After studying abroad in Austria my senior year of high school, I was very excited to return to Europe for a study abroad semester, and this time to Rome, Italy! At my university, St. John’s, I am very proud to be a part of the social justice program known as the Ozanam Scholars; this program emphasizes global citizenship, Vincentian Leadership, and service. Through it, I complete service each week.
I really wanted to do meaningful service while abroad, and even wanted to create something, which is how a Greenheart Grant came into play. I work at Little Friends for Peace’s (LFFP’s) Summer Peace Camps in an administrative position, and decided to go through both the social justice program and LFFP to develop a site in Rome with the help of the Greenheart Grant. I was able to use the funds from the grant to put together activities, and to get the supplies and materials needed for them.
LFFP began Peace Camps 35 summers ago, and from there the organization went on to establish many other programs, including peace clubs. The point of the programming is to teach both kids and adults to answer violence with skills for peace. The club aims to teach the concept of peace and these skills to children, and help them to practice in a safe and fun environment.
At peace clubs, safe environments are created so that friendships are fostered, and also so that the children feel they can show their talents and be themselves. It is an ideal learning environment, as they are able to engage in dialogues about service and nonviolence, and are shown examples of actions towards peace.
The activities we did varied each week, but always included a mixture of: cooperative games, stories, social justice lessons, yoga, meditation, peaceful art projects, or sharing talents such as music to teach and live peace. The club helped children to express themselves, make friends, and learn conflict resolution and skills for peace.
At the beginning of each club we would do a peace circle. This is a practice utilized a lot by LFFP, which helps to create community. We would all sit in a circle and pass around the peace globe which would define who would speak. Each person would share about what brought them peace that day, and what broke their peace. This helped us all get to know each other and to become comfortable, and the lessons would be better understood by all as a result.
When something came up that myself or the other volunteers were able to give advice or guidance on, we would do so. We would also use this opportunity to present lessons on peacemakers, or to create a dialogue on what peace is and how we can spread it. We would end the circle by reciting the LFFP Peace Pledge and doing a song that required stretching. These rituals got the children into the mindset of peace club, and taught skills like respecting those who were talking, and how to participate in a dialogue.
The Peacebuilding Pledge is one tool we used to ensure the children were aware of their role in creating peace.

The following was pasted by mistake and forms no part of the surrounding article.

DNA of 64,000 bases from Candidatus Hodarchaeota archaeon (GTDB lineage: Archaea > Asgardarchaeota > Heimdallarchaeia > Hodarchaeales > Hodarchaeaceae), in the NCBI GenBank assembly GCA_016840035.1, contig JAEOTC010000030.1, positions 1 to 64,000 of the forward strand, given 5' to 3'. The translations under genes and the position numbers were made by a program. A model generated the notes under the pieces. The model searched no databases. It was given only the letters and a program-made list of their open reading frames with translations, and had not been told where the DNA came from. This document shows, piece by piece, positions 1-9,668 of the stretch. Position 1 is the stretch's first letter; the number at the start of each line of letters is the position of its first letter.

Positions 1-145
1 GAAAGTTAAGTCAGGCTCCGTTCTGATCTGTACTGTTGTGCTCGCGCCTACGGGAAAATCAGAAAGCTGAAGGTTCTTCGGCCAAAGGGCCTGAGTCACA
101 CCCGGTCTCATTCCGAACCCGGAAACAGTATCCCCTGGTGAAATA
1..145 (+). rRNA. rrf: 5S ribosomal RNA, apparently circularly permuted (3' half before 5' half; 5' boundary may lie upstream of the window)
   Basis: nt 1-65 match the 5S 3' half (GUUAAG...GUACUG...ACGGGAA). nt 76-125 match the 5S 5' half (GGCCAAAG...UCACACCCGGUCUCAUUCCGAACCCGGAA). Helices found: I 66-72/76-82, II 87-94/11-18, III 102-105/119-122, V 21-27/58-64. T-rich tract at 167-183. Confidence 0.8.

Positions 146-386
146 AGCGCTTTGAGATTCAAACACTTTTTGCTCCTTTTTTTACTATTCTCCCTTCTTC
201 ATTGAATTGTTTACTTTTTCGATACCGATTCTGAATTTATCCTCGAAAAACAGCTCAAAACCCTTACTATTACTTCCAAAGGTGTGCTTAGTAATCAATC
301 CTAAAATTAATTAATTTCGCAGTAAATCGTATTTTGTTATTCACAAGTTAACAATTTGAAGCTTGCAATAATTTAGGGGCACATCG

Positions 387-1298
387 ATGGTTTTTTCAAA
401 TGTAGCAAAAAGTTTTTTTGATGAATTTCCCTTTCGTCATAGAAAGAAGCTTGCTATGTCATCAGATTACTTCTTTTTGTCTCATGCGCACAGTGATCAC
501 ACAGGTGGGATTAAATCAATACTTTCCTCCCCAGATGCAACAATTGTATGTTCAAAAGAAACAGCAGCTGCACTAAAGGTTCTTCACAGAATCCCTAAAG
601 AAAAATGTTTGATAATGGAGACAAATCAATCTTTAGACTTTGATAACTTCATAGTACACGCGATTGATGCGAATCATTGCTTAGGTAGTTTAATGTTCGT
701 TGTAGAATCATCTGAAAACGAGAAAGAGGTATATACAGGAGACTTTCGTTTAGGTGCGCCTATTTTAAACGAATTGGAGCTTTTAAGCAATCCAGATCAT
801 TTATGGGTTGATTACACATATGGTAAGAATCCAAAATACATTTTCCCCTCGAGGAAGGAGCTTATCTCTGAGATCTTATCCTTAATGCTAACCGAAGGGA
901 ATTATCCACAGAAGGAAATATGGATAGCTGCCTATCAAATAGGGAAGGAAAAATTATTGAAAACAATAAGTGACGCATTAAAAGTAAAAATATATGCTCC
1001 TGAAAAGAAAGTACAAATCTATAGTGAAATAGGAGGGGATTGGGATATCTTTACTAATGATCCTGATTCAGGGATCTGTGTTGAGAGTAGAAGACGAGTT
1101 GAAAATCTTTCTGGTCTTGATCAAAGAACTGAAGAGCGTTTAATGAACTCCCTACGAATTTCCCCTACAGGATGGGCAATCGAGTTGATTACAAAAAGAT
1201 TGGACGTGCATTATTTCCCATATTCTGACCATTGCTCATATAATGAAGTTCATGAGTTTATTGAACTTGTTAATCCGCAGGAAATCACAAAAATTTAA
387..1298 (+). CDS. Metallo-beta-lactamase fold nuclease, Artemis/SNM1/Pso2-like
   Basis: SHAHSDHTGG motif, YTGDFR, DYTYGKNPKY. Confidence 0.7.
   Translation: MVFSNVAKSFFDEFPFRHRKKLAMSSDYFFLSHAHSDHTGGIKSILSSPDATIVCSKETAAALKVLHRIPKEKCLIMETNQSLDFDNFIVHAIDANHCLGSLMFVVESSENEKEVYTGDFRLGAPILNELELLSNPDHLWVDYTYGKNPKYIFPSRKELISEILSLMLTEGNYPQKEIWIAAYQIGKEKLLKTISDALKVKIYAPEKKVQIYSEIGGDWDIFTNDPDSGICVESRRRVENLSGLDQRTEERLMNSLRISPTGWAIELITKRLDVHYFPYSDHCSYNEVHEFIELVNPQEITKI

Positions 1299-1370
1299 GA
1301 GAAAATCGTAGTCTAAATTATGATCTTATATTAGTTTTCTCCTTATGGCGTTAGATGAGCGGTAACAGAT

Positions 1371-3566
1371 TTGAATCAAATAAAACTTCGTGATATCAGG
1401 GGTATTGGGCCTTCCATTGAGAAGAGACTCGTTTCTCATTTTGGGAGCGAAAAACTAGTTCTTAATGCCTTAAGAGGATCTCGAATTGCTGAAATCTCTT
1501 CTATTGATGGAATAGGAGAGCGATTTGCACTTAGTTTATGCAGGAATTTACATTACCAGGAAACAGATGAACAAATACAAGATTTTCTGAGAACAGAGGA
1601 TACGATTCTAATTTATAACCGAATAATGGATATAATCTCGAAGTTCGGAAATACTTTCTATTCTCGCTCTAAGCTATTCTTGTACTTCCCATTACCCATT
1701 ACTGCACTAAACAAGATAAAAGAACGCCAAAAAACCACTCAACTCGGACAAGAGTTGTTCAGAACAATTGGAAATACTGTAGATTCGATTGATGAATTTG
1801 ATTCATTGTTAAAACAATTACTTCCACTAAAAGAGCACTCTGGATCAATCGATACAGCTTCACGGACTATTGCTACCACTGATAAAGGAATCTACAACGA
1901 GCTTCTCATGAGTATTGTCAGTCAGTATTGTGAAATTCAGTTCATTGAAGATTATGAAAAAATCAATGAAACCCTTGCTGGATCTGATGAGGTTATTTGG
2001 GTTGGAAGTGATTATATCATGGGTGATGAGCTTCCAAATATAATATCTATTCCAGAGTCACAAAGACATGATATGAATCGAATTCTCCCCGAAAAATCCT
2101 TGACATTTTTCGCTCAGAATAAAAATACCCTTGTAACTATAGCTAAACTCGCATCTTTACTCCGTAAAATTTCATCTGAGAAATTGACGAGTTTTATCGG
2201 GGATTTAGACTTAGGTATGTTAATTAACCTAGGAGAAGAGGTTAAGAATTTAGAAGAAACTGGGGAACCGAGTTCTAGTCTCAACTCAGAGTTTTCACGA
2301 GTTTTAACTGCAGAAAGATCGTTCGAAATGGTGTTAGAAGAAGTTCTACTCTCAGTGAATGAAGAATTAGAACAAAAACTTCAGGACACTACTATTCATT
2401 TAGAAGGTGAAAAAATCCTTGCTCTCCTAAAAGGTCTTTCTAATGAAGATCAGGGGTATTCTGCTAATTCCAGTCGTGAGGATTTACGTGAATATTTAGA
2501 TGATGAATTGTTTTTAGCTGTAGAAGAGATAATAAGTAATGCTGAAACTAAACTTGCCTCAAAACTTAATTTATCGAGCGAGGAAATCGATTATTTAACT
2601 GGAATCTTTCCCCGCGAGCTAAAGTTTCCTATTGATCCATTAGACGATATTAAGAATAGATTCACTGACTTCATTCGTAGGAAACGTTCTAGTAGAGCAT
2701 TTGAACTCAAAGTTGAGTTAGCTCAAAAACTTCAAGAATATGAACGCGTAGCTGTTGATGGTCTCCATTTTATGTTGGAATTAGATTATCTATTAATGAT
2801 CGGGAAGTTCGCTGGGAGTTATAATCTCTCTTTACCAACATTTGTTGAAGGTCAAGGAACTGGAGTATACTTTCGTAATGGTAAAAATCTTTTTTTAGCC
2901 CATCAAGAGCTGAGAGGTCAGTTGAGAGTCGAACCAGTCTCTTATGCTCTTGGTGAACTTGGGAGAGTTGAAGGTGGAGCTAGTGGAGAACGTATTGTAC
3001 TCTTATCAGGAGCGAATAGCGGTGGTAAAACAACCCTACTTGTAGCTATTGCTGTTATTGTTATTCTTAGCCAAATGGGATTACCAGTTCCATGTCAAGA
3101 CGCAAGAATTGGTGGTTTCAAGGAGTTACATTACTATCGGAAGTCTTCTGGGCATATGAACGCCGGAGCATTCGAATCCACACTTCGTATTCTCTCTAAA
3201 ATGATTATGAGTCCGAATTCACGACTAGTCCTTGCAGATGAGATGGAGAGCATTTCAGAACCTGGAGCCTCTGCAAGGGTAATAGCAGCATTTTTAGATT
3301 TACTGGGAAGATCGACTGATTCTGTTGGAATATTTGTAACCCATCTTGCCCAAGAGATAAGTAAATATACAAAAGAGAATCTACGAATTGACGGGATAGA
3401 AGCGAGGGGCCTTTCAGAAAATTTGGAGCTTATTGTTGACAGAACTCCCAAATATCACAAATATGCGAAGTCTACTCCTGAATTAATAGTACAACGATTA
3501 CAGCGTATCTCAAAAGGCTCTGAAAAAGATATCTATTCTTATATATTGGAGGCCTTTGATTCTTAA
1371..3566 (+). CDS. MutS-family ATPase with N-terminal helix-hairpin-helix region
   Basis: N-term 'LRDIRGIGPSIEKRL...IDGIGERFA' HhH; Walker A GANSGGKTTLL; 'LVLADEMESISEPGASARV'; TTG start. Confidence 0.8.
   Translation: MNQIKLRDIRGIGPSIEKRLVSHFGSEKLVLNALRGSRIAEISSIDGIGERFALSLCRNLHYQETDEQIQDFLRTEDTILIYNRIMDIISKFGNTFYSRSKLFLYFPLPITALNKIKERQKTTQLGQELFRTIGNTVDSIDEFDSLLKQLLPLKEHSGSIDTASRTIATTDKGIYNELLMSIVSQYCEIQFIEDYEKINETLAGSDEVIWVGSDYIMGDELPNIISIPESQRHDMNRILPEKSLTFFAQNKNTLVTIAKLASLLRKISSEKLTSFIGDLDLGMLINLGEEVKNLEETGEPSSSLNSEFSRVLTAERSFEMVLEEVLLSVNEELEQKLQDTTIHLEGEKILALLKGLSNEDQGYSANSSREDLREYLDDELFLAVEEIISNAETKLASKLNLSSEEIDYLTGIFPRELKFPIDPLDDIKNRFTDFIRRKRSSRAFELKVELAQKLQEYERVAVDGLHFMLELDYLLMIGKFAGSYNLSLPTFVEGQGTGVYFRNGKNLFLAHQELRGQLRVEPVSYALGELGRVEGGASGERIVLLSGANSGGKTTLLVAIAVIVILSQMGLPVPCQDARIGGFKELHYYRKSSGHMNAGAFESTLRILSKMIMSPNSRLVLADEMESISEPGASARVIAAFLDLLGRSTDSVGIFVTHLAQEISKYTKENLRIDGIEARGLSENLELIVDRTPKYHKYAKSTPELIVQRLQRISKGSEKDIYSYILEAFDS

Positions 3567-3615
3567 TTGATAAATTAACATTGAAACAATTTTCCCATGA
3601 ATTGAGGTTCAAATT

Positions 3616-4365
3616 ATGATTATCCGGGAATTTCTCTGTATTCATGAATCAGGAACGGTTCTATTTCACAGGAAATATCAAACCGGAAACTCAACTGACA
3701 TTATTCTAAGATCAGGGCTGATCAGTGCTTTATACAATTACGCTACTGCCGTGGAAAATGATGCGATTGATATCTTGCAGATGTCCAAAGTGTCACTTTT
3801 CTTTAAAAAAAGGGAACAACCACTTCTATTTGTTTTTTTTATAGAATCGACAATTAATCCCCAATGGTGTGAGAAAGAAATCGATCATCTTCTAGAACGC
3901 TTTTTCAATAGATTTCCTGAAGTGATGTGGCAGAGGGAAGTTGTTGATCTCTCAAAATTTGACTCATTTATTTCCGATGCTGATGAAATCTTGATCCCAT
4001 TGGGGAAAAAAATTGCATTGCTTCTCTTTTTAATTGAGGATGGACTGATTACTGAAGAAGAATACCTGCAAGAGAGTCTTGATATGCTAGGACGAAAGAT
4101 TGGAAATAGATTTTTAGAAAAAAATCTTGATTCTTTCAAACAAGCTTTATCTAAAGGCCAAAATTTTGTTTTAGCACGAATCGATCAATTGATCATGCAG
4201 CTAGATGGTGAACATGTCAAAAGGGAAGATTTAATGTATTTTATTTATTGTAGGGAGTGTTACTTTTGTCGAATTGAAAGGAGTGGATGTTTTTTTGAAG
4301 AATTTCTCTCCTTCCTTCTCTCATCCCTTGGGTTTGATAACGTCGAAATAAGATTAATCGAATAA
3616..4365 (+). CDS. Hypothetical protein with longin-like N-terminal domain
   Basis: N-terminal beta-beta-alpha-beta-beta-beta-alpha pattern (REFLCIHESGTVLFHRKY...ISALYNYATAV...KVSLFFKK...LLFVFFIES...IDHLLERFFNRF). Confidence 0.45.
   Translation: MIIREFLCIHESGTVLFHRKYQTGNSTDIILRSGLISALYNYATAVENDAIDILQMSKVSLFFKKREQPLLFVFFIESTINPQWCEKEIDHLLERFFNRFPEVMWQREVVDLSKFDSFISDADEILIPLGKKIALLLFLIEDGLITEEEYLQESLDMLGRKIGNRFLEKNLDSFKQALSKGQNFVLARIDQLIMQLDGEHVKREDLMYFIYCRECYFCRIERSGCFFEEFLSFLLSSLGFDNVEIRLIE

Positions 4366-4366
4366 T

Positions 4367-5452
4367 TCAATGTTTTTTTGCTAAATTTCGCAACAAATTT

The pledge is:
“I am a peace builder. I pledge:
to talk to others with respect,
to treat people with care,
to make peace not break peace,
to build peace
and in my neighborhood
All of our activities and lessons aimed to help the children value themselves, and learn how to interact with others in ways that their talents and good hearts are shown. By the end of our eight sessions, the kids were all extremely kind to each other, and sharing stories of how they taught something from the club to their friends or families.
We heard back from two parents who worked at the school that they were already seeing changes in their children, and that they were really enjoying the club. The school’s teachers, activities coordinator, and administration all expressed how grateful they were to have such a positive program available to their students.
The other volunteers and I saw these children shine throughout peace club, and are filled with stories and memories of their progress. One girl was so proud of a shirt she had with peace signs on it that she brought it to the club and changed from her uniform shirt into it for the rest of the day. Another girl brought a book in Italian that she thought contained peacemaking, and translated it to all of us during a peace circle. And students that were in the same class seemed to strengthen their friendship because of the club.
Needless to say, the volunteers and I, LFFP, and the school were all extremely pleased with the outcome of the sessions! The club is approved to continue for the spring semester, as well as in the future, should we continue to provide the same quality programming.
The site helps volunteers to have a peaceful learning experience almost as much as the kids, and requires them to be very active in planning, responsible for leading the children in activities, helping them to learn, and ensuring they are safe. Doing service can really enhance a study-abroad experience, and volunteering at Peace Club will surely help students to perpetuate their skills and peace within themselves.
As part of my involvement with both the program and LFFP, I will make sure the new runners of the site know our mission, our procedures, and our peace philosophy, so that it can remain successful!
Learn how you can travel for a change with the help of a Greenheart Grant!